The Impact of Rising Prices
by Paul J. Nolte, CFA
June 24, 2008
The litany of banks surrendering to the siren call of raising additional capital expanded again last week, in addition to various write-downs from some of the money center banks put the market back on its� heals for the week and opened the door to yet another �test� of the January/March lows. While energy prices have been blamed for the declined last week, in fact oil prices have declined in each of the past two weeks. The inflation reports continue to run uncomfortably �hot� as energy and food prices impact both the consumer and producer prices. There seems to be a lack of ability of companies to pass along all the price increases, as producer prices are rising faster than consumer prices. While we expect inflation reports to look ugly over the summer, we also expect a decline into the winter as the economy struggles to get footing. Manufacturing remains very weak, with the auto industry shutting production, overall industrial production falling and oh, by the way housing still can not catch a break as mortgage rates remain at or above year ago levels. We�ll see both new/existing home sales this week � given the already weak reports from home builders over the past few weeks, it will be a long hot summer for housing and related industries.
Usually the markets look a few months into the future and begin to discount the news � either good or bad. However during the last few weeks the markets seemed to be held hostage to the news of the day � from a bank raising capital to a rise/fall in oil prices. The past four weeks have been tough on stocks, as they have declined by over 7.5% indicating more than the impact of oil or banking issues. Volume figures are also beginning to expand on the decline, indicating that the SP500 is likely to head for 1270 (from current 1318) that marked the lows of January/March. If there is any good news in the decline, many of our indicators are beginning to approach levels that generally see an improving market. While Without a turnaround early next week, we expect a decline into the lows, a rally back toward 1325 that should determine whether the �test� is a success or we will finally break the 2008 range and begin a decline toward the low 1200s in the SP500. The combination of lower bullishness in the markets and better overall valuations make the 1200 range much more conducive to a good long-term buying opportunity in stocks.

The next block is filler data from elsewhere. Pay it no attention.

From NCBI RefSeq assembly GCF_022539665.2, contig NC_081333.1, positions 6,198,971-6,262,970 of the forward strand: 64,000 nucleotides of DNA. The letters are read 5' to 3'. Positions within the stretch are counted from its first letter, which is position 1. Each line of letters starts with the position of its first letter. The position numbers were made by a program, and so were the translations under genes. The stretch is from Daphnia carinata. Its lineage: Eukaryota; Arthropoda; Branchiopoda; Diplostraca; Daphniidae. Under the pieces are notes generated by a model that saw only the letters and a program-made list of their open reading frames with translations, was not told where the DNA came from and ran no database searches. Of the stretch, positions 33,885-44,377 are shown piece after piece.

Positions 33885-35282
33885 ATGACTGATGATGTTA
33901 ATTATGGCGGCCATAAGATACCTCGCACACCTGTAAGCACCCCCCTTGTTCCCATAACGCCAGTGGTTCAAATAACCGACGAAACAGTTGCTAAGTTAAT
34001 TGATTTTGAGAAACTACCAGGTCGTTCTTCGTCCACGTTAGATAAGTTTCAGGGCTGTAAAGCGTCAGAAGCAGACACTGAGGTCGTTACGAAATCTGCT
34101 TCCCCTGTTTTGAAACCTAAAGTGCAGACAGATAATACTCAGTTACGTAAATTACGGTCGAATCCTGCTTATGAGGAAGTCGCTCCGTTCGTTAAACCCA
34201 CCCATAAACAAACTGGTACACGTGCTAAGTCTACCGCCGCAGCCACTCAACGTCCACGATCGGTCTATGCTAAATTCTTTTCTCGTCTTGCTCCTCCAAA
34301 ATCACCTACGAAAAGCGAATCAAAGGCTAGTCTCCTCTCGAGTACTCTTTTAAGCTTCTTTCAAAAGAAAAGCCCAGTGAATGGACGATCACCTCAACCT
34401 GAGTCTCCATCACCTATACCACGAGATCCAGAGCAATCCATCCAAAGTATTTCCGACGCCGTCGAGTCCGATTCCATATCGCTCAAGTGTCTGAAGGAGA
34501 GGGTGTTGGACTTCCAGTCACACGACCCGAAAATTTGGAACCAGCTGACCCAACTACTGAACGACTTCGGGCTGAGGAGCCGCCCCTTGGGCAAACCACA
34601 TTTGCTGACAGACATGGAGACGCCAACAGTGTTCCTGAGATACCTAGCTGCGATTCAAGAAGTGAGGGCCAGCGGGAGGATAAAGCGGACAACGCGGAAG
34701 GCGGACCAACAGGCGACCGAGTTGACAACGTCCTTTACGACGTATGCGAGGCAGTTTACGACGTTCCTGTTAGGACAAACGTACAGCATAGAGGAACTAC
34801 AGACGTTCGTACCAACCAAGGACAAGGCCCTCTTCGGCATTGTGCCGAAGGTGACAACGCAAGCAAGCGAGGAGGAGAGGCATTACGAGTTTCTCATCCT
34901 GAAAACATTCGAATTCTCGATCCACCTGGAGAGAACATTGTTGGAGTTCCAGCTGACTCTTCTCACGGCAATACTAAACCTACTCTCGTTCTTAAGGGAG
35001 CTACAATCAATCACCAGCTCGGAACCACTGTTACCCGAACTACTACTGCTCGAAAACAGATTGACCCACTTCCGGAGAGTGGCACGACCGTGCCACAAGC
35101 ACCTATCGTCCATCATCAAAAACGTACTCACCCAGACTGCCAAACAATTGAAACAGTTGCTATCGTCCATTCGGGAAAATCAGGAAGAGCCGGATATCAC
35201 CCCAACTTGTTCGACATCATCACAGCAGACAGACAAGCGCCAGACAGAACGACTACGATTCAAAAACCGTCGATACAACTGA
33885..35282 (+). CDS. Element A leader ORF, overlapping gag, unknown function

The bond market may be finally done with the two-month decline in prices (increases in yields) as one report we look at is indicating excessive bearishness among bond investors. While our bond model does not yet flash a buy signal, we are beginning to watch it closely for a likely turning point, especially in the face of lower stock prices. One other feature we are seeing is a definite flattening of the yield curve, once nearly 3�-percentage point difference between 13 week and 30-year bonds, today is nearly a full percentage point narrower. While we don't expect it to go completely flat, it is indicating an increasing sense of recessionary fears among bond investors. A key feature of this week will be the Fed meeting, which we expect rates to be unchanged, however comments about the economy are likely to move both the stock and bond markets.
© 2008 Paul J. Nolte, CFA
The opinions expressed in the Investment Newsletter are those of the author and are based upon information that is believed to be accurate and reliable, but are opinions and do not constitute a guarantee of present or future financial market conditions.
Paul J. Nolte, CFA